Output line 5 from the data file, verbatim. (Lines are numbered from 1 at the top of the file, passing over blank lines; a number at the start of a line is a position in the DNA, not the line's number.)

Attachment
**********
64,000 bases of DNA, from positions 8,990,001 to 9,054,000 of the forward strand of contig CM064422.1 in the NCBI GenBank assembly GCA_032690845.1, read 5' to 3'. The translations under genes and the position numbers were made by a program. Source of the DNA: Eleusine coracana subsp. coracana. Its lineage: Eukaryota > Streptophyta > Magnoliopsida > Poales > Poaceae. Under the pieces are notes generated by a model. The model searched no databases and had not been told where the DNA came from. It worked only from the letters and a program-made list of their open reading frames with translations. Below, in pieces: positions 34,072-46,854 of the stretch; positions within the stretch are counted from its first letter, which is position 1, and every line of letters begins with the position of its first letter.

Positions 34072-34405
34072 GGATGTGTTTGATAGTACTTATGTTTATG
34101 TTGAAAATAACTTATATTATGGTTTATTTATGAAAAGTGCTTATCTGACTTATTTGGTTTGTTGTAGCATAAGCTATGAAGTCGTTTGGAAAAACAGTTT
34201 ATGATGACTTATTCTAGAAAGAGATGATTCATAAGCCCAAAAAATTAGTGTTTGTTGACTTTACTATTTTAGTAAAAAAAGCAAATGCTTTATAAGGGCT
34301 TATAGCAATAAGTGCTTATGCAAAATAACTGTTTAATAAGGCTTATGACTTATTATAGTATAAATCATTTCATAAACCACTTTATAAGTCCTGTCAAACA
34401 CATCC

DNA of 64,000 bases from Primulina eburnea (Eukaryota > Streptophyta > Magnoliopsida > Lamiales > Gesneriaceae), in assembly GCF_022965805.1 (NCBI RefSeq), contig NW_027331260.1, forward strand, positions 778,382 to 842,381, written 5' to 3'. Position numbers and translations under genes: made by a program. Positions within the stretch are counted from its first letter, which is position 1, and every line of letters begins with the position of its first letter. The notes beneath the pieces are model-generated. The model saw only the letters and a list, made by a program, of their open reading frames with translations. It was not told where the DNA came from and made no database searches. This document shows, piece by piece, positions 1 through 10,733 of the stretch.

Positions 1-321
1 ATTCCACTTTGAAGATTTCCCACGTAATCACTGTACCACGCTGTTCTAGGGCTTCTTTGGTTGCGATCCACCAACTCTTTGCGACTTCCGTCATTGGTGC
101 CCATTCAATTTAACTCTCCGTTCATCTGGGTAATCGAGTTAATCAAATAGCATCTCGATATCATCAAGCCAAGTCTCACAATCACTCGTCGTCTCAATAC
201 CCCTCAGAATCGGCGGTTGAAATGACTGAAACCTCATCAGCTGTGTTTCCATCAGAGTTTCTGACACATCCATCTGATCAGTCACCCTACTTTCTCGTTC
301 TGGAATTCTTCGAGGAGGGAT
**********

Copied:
34201 ATGATGACTTATTCTAGAAAGAGATGATTCATAAGCCCAAAAAATTAGTGTTTGTTGACTTTACTATTTTAGTAAAAAAAGCAAATGCTTTATAAGGGCT